See also:life; and from henceforth the history of Phrygia is a
See also:story of
See also:slavery, degradation and decay, which contrasts strangely with the earlier legends . The catastrophe seems to have deeply impressed the Greek mind, and the memory of it was preserved . The date of the Cimmerian invasion is fixed by the concurrent testimony of the contemporary poets
See also:Archilochus and
See also:Callinus, of the
See also:late chronologists
See also:Eusebius, &c., and of the inscriptions of the
See also:Assyrian king Esar-haddon . The Cimmerians were finally expelled from Asia Minor by
See also:Alyattes before his war with the Medes under
See also:Cyaxares (59o—585 B.C.) . The Cimmerians, therefore, were ravaging Asia Minor, and presumably held possession of Phrygia, the only country where they achieved 6 See
See also:Furtwangler, Goldfund von Vettersfelde, Winckelm . Progr . (1884) ;
See also:Hogarth; &c., The Archaic Artemisia(
See also:British Museum, 1908) . The closest analogies of old Phrygian art are to be found in the earliest Greek
See also:work in
See also:Olympia, Italy and the
See also:northern lands . b Hipponax, fr . 36 1491, proves that a
See also:trade-route from Phrygia down the Maeander to Miletus was used in the 6th century .
See also:complete success, till some time between 6ro and 590 Phrygia then fell under the Lydian power, and by the treaty of 585 the Halys was definitely fixed as the boundary between Lydia and
See also:Media (see LYDIA and
See also:PERSIA) . The period from 675 to 585 must therefore be considered as one of great disturbance and probably of complete
See also:paralysis in Phrygia .
After 585 the country was ruled again by its own princes under subjection to Lydian supremacy . To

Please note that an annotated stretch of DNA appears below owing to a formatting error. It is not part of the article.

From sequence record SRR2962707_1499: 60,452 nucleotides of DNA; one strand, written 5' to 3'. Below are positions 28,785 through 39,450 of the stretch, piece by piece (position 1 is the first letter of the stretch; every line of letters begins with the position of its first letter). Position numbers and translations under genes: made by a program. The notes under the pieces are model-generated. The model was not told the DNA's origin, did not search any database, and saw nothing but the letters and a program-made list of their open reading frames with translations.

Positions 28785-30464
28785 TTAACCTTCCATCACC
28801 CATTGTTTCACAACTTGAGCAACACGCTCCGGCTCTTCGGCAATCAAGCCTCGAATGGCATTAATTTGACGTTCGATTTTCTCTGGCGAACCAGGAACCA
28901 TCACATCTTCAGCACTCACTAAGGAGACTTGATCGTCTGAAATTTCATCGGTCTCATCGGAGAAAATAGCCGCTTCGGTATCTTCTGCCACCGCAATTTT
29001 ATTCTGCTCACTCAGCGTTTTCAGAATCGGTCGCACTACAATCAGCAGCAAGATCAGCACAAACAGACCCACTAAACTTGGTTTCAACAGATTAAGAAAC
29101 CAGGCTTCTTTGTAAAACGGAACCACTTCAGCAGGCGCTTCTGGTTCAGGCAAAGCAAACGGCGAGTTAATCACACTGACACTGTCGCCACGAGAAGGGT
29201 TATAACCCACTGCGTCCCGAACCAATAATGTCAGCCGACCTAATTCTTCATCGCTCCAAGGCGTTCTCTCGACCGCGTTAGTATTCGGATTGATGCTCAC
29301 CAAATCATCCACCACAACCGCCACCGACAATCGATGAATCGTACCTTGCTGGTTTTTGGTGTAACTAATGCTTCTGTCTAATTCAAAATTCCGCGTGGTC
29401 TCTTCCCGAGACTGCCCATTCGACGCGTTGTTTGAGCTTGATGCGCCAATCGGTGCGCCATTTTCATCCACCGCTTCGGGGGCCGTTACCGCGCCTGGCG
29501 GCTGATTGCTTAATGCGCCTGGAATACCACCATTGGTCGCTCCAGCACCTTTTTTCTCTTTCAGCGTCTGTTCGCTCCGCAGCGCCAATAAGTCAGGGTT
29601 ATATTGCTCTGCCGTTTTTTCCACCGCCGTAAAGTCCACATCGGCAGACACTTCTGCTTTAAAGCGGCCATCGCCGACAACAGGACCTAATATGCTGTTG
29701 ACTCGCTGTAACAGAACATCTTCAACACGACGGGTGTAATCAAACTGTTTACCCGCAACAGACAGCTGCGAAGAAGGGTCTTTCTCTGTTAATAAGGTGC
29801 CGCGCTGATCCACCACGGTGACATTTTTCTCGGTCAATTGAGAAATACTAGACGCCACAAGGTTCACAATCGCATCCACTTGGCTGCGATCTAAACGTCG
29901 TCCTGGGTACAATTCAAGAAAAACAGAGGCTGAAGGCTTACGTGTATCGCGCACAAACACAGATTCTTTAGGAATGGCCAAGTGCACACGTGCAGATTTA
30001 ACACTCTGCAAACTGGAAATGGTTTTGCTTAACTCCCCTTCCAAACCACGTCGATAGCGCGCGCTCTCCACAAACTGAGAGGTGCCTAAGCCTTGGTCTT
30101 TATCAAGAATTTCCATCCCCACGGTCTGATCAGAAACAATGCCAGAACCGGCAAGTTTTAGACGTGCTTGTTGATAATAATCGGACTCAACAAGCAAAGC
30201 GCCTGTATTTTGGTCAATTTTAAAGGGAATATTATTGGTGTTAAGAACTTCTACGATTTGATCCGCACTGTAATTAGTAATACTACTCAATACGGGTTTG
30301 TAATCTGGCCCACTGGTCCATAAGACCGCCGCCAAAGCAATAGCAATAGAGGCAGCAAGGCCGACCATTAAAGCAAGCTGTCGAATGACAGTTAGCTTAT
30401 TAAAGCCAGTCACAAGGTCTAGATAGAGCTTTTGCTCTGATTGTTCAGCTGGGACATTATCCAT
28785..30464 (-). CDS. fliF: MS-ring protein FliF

See also:judge from the monuments, it appears to have recovered some of its old prosperity; but the art of this later period has to a great extent lost the strongly marked individuality of its earlier
See also:bloom . The later sepulchral monuments belong to a class which is widely spread over Asia Minor from
See also:Lycia to
See also:Pontus . The
See also:graves are made inside a chamber excavated in the rock, and the front of the chamber imitates a
See also:house or
See also:temple . No attempt is made to conceal the entrance or to render it inaccessible . The architectural details are in some cases unmistakably copied, without intentional modification, from the architecture of Greek temples; others point perhaps to Persian influence, while several—which are perhaps among the early works of this period—show the old freedom and power of employing in new and
See also:original ways details partly learned from abroad . This style continued in use under the Persians, under whose
See also:rule the Phrygians passed when Cyrus defeated
See also:Croesus in 546, and lasted till the Roman period . One monument appears to presuppose a development of Greek plastic art later than the time of
See also:Alexander' and is almost certainly of the Roman time . It would, however, be wrong to suppose that the influence of truly Hellenic art on Phrygia began with the
See also:conquest of Alexander . Under the later Mermnad kings the Lydian
See also:empire was penetrated with Greek influence, and
See also:Xanthus, the early Lydian historian, wrote his history in Greek . Under the Persian rule perhaps it was more difficult for Greek